How it works:
EnviroAtlas is a collaborative project and incorporates data from federal, state, community, and non-governmental organizations. The data helps users to understand the services that ecosystems provide.
Application:
Using EnviroAtlas, many types of users can access, view, and analyze diverse information to better understand how various decisions can affect an array of ecological and human health outcomes. EnviroAtlas has already been used by a variety of decision makers, including urban and community planners.
Preview:
  • National Land Cover Database Evaluation, Visualization, and Analysis (EVA) Tool: Provides user-friendly access to national and state land cover and land cover change information developed through the Multi-Resolution Land Characteristics (MRLC) Consortium. NLCD EVA eliminates the need for desktop geographic information system software, or advanced technical expertise, by processing NLCD data for the user and providing easy access to that distilled information. In addition to displaying land cover information, the tool also summarizes general land change trends as well as provides users with the option to specify and explore specific land change classes of interest (e.g., forest to urban).
Sponsor:
USGS
Name:
National Land Cover Database Evaluation, Visualization, and Analysis (EVA) Tool
URL:
http://www.mrlc.gov/eva/
Summary:
The National Land Cover Database (NLCD) serves as the definitive Landsat-based, 30-meter resolution, land cover database for the Nation. NLCD provides spatial reference and descriptive data for characteristics of the land surface such as thematic class (for example, urban, agriculture, and forest), percent impervious surface, and percent tree canopy cover.
How it works:
The National Land Cover Database Evaluation Visualization and Analysis (NLCD EVA) tool provides user-friendly access to national and state land cover and land cover change information developed through the Multi-Resolution Land Characteristics (MRLC) Consortium. NLCD EVA eliminates the need for desktop geographic information system software, or advanced technical expertise, by processing NLCD data for the user and providing easy access to that distilled information.
Application:
U.S. and international producers, researchers, and the public can access geospatial information on the location and extent of land cover/use and its changes
Preview:
  • USFS Climate Change Atlas: Documents the current and possible future distribution for several tree and bird species in the eastern United States.

Oceans and Coasts

  • Coastal Change Analysis Project (C-CAP): Produces a nationally standardized database of land cover information (developed using remotely sensed imagery) for the coastal regions of the U.S. C-CAP products provide inventories of coastal intertidal areas, wetlands, and adjacent uplands.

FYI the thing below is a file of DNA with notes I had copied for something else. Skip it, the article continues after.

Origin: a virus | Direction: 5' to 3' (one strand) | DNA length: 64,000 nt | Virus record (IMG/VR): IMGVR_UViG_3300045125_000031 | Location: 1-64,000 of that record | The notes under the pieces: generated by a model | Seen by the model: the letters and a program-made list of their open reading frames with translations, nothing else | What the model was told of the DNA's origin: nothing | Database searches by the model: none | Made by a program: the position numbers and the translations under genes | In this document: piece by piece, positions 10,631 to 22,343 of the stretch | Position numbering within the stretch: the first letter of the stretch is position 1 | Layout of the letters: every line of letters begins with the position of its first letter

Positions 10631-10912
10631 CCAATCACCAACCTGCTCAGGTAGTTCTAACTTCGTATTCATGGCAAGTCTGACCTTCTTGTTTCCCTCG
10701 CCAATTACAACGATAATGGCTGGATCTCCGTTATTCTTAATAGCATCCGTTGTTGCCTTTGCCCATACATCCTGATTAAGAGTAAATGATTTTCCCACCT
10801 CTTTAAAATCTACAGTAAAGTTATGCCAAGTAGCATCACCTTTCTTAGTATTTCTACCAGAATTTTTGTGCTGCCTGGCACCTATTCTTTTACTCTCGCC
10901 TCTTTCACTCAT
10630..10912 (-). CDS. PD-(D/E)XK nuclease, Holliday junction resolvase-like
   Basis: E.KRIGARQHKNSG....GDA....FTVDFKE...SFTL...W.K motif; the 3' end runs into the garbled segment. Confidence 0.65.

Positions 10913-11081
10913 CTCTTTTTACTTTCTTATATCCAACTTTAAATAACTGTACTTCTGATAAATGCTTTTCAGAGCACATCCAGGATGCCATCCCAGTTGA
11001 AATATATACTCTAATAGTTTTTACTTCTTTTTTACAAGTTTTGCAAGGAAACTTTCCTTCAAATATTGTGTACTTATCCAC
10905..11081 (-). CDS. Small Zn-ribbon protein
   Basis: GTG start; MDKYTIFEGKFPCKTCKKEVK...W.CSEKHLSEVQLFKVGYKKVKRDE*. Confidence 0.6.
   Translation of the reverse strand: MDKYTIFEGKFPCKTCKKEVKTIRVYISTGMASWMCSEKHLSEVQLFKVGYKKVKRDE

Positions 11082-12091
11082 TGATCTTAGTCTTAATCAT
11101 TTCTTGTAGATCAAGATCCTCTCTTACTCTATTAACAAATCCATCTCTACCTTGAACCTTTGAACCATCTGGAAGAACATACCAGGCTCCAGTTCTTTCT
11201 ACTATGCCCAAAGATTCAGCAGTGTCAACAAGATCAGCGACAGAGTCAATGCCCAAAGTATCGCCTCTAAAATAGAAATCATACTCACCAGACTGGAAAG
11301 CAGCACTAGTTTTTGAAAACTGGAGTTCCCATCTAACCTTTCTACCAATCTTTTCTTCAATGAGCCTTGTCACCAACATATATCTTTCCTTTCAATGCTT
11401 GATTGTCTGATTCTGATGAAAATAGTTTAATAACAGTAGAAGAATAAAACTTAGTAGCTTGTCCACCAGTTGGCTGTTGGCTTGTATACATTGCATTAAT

Sponsor:
NOAA
Name:
Coastal Change Analysis Project (C-CAP)
URL:
http://coast.noaa.gov/digitalcoast/dataregistry/#/ccapregional
Summary:
The Coastal Change Analysis Program (C-CAP) produces a nationally standardized database of land cover information (developed using remotely sensed imagery) for the coastal regions of the U.S. C-CAP products provide inventories of coastal intertidal areas, wetlands, and adjacent uplands. Datasets can be filtered by the user using various categories.
How it works:
C-CAP utilizes various sources of data, including aerial and satellite imagery. It is produced using standard data sources and procedures that include extensive field sampling, validation, and standard quality control review procedures. The data registry can be filtered by state, theme, offshore region or service type.
Application:
The tool can be used by community and regional planners to inform coastal development.
Preview:
  • Environmental Sensitivity Index: Provides information on at-risk coastal resources, sensitive shorelines, and human-use resources (i.e., public beaches and parks) to assist in the aftermath of oil spills.
Sponsor:
NOAA
Name:
Environmental Sensitivity Index
URL:
http://response.restoration.noaa.gov/maps-and-spatial-data/environmental-sensitivity-index-esi-maps.html
Summary:
Environmental Sensitivity Index (ESI) maps provide a concise summary of coastal resources that are at risk if an oil spill occurs nearby. Examples of at-risk resources include biological resources (such as birds and shellfish beds), sensitive shorelines (such as marshes and tidal flats), and human-use resources (such as public beaches and parks).
How it works:
Uses GIS techniques to integrate maps of a region with geographically-referenced biological resources,human-use resources, and ESI-classified shorelines that are ranked based on their sensitivity to oiling.
Application:
Oil spill responders can use this tool to reduce environmental consequences of oil spills and clean up efforts. Coastal zone planners can also use the tool – before a spill happens—to identify vulnerable locations, establish protection priorities, and identify cleanup strategies.
Preview:
Sponsor:
NOAA
Name:
NOAA’s Coral Reef Information System (CoRIS)
URL:
http://www.coris.noaa.gov/
Summary:
CoRIS is a portal that allows users to search for coral reef data and information.